The model I implemented next is a collaborative filtering model, which is probably the most widely used recommender system approach. A few different flavors of collaborative filtering models can be distinguished, but they all recommend articles that were relevant for users with similar behavior. In this case, I used model-based collaborative filtering, as it is more scalable and handles sparse data better than memory-based collaborative filtering. In model-based collaborative filtering, a matrix factorization method is used to decompose the interaction matrix with users, items and their interactions, into 2 smaller matrices. These smaller matrices contain the users and items with their computed latent features. Multiplying these two matrices gives us the score of each user for each item, also for the items for which previously no score was available.
As said, there are multiple approaches to matrix factorization. In this case I used a package called LightFM, which performs matrix vectorization with gradient descent. I chose this package, because it allows to extend the ‘regular’ collaborative filtering model to a hybrid recommender system by using additional user and item features. Although this option would not be used initially during this project, it could prove useful in the future when cold-start problems turn out to be an issue.
In our case, the performance of this model was even better than the content-based model, specifically the recall@5 was 54% and the recall@10 was 68%. Again, an improvement compared to the previous models.
|‘Surprising’ recommendations||User cold-start||recall@5 = 54%|
|Deals well with sparse data||Item cold-start||recall@10 = 68%|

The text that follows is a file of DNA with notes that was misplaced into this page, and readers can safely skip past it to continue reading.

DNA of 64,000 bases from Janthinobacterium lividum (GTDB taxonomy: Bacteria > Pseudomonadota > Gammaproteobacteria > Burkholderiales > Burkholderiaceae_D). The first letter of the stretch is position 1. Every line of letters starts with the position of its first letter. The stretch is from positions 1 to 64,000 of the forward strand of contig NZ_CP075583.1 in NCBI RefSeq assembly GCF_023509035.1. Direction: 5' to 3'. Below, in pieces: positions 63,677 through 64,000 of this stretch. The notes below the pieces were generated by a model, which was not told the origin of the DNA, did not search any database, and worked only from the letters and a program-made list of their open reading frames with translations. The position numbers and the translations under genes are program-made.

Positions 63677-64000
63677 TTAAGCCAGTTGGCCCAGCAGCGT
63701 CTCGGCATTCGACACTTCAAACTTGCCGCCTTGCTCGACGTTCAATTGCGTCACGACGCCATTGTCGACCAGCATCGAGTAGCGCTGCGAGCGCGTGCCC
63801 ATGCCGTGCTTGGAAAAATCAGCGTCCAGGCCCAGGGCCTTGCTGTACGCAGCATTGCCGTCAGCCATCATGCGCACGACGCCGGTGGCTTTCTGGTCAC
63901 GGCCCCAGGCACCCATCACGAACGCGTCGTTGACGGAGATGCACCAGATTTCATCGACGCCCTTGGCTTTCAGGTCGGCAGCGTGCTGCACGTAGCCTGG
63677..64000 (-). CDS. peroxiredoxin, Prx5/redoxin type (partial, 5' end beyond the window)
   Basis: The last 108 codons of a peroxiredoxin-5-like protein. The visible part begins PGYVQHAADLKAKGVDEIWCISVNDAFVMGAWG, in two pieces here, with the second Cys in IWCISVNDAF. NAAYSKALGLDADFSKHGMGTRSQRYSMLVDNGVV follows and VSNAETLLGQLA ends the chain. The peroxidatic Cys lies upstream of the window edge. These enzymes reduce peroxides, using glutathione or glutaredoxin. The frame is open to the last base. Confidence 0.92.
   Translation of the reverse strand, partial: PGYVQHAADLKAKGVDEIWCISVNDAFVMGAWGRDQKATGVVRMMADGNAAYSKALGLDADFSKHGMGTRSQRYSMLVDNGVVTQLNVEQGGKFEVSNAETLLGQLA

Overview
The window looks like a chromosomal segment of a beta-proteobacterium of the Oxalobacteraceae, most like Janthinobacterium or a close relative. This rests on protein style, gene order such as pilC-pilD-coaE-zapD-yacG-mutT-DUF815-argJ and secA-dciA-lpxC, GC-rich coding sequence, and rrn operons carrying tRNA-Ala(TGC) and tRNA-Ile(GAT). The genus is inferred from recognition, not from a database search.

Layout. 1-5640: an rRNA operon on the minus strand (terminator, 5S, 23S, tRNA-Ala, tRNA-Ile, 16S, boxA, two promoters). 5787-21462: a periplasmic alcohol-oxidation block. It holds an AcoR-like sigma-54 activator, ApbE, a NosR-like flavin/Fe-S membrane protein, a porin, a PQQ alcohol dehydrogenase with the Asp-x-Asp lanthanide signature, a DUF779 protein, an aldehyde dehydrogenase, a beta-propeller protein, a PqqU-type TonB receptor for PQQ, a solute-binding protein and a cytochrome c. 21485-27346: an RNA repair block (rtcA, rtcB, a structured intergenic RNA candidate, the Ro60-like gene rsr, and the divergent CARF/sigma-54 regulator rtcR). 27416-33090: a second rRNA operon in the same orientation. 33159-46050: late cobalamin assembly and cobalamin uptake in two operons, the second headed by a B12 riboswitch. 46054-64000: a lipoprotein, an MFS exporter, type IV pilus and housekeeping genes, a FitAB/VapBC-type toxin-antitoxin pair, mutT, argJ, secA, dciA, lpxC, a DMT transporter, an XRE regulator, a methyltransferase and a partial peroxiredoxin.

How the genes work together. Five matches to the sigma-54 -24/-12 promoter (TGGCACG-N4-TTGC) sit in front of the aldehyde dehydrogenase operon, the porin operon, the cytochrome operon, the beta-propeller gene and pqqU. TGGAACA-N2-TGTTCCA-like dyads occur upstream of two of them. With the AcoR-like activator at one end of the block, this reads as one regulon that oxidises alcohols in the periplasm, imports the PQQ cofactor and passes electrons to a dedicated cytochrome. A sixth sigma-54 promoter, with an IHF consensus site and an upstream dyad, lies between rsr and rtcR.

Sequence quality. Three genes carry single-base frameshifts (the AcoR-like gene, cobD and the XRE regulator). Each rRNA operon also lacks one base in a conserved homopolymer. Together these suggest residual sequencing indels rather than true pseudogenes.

|Scalable||Inference not explainable|
Time to see the actual results
Finally, it was time for the real thing, an actual AB(C)-test. This is crucial for the performance evaluation of a recommender system, because, as explained earlier, the offline evaluation results are limited and should always be approached with skepticism, as you do not directly measure the KPI’s you actually care about.
For the AB-test 12.632 active online users were selected and randomly divided into 3 groups, each with around 4.210 users.
|Random||4210||Random recommendations (within the farmer’s sector)|
|Popularity||4211||Recommendations based on popular articles (but not yet read)|
|Collaborative filtering||4211||Recommendations based on the collaborative filtering model|
Because there was no recommender system in place yet, the baseline click-through-rate for the new section of the newsletter was unknown. Therefore, we chose to add a group to the AB-test which would receive random recommendations, this could serve as the minimum click-through-rate to improve upon. For the second group, recommendations based on popularity were taken, this would serve as a benchmark on which we should definitely improve by using a more personalized approach. For the third group, the collaborative filtering model was used, as this turned out to be the best performing model in the offline evaluation. Altogether this AB-test could give a strong indication of what a recommender system can do for Boerderij magazine.
The results turned out to very positive! The collaborative filtering model performed more than three times as good as the random recommendations and over 30% better than the popularity model. Altogether, these results gave evidence that a recommender system is worth implementing for Boerderij magazine. This means starting out with getting the collaborative filtering model into production, after which further experiments could take place to improve the model.
Main future steps would be moving to a hybrid model, by making use of already known item and user features, which could largely overcome the item and user cold-start problems inherent to collaborative filtering.
By discussing the recommender system project for Boerderij magazine, I hope this blog shed some light on the processes of developing a recommendation engine, the challenges and hurdles that have to be overcome and ultimately, the benefits that can be achieved.